Hundreds of School Heads and Deputies, parents, pupils and guests from the community met at Cranleigh yesterday to take part in our first ever education conference. Speakers included historian Bettany Hughes and Baroness Tessa Jowell, who looked at the meaning of culture and how it has shaped our societies. Adventurer Simon Reeve explored the impact of globalism culture and heritage, and Alan Rusbridger, Principal of Lady Margaret Hall, Oxford and former Editor of the Guardian, provided a fascinating look at the way digital culture is changing the world in the same way the printing press changed society. Alan, himself an Old Cranleighan, praised his old school for placing cultural experiences at the heart of education.
“When I was here at school, I learnt about all sorts of culture. I didn’t perform them at a very high standard but it has stayed with me ever since. We need to get young people to really think about this vast revolution we are going through in which culture is going to work in a different way, by the crowd and not by a small number of people from above. Culture will be generated, distributed, shared and created in a very different way and I think a lot of people haven’t quite got their heads around that yet,” he said.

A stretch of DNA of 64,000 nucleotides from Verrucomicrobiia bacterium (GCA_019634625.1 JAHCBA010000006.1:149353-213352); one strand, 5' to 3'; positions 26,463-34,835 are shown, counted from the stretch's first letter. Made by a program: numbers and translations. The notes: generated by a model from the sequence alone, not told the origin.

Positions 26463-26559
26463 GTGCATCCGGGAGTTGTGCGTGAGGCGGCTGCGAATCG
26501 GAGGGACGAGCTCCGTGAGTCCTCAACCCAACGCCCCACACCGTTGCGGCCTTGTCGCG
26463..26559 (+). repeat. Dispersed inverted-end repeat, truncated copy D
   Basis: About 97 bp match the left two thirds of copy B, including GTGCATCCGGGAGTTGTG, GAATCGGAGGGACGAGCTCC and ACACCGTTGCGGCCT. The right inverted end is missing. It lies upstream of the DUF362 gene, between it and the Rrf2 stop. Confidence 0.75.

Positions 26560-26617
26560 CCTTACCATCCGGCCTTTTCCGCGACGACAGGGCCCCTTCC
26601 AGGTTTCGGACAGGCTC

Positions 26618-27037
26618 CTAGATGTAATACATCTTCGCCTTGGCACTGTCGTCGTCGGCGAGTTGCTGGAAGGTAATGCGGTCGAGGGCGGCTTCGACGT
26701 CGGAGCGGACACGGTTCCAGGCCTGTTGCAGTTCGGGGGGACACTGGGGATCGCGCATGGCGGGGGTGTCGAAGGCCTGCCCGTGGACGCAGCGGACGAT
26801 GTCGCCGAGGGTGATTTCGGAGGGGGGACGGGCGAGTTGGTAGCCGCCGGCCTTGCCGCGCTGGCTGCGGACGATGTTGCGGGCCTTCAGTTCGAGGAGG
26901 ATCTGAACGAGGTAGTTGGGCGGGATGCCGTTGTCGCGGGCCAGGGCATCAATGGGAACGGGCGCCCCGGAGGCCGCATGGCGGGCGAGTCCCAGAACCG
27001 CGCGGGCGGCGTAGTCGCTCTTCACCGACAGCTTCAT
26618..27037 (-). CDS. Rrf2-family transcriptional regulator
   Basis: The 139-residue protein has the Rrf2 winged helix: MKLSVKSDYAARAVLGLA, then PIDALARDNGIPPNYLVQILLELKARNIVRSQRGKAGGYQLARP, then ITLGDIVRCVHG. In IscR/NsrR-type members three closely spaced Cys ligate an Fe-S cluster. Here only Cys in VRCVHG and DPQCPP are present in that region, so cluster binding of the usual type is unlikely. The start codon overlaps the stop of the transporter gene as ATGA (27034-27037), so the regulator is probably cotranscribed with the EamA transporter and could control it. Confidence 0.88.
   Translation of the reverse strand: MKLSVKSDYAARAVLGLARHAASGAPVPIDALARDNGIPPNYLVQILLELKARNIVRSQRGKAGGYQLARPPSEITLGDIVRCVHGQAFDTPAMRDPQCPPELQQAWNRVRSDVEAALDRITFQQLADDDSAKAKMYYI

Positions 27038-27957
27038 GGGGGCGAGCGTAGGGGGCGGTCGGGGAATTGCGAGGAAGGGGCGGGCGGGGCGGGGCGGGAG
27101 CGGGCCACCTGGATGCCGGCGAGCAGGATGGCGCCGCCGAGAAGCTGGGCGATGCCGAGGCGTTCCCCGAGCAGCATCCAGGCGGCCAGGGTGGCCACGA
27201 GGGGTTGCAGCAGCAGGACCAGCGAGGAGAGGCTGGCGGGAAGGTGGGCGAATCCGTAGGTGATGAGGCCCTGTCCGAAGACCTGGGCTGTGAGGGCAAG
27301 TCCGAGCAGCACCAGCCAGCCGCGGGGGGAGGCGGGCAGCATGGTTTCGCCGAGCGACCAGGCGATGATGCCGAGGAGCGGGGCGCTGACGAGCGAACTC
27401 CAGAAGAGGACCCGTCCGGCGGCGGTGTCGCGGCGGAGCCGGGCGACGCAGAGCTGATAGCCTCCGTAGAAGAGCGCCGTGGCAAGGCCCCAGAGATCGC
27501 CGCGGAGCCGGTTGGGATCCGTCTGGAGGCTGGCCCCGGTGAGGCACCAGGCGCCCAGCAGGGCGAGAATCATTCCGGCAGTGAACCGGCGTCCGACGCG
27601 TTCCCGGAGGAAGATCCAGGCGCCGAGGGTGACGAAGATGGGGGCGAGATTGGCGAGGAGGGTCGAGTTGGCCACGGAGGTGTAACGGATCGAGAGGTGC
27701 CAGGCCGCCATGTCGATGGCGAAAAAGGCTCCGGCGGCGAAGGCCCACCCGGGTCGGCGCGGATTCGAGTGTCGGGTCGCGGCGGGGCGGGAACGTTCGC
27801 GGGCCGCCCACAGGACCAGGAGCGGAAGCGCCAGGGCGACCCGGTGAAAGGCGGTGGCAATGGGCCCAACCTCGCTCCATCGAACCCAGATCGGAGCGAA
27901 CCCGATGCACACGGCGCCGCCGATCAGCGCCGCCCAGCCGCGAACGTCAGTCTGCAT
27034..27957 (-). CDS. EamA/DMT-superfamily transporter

In the afternoon sessions, Professor Alfred H. Bloom, Vice-Chancellor of New York University Abu Dhabi, explained cultural commonality and the role of education in fostering meaningful cultural exchange across the globe. The sessions, chaired by Headmaster of Cranleigh Preparatory School, Michael Wilson, finished with a look into the future, from learning futurist David Price and Baroness Susan Greenfield, reviewing evidence from neuroscience, on how we live and learn now. The dichotomy between the sheer potential of the online revolution, and the damaging effects of overuse of screen-based learning and leisure activities, made for some lively and stimulating debate that we will look to continue with further forums.
Head of External Relations
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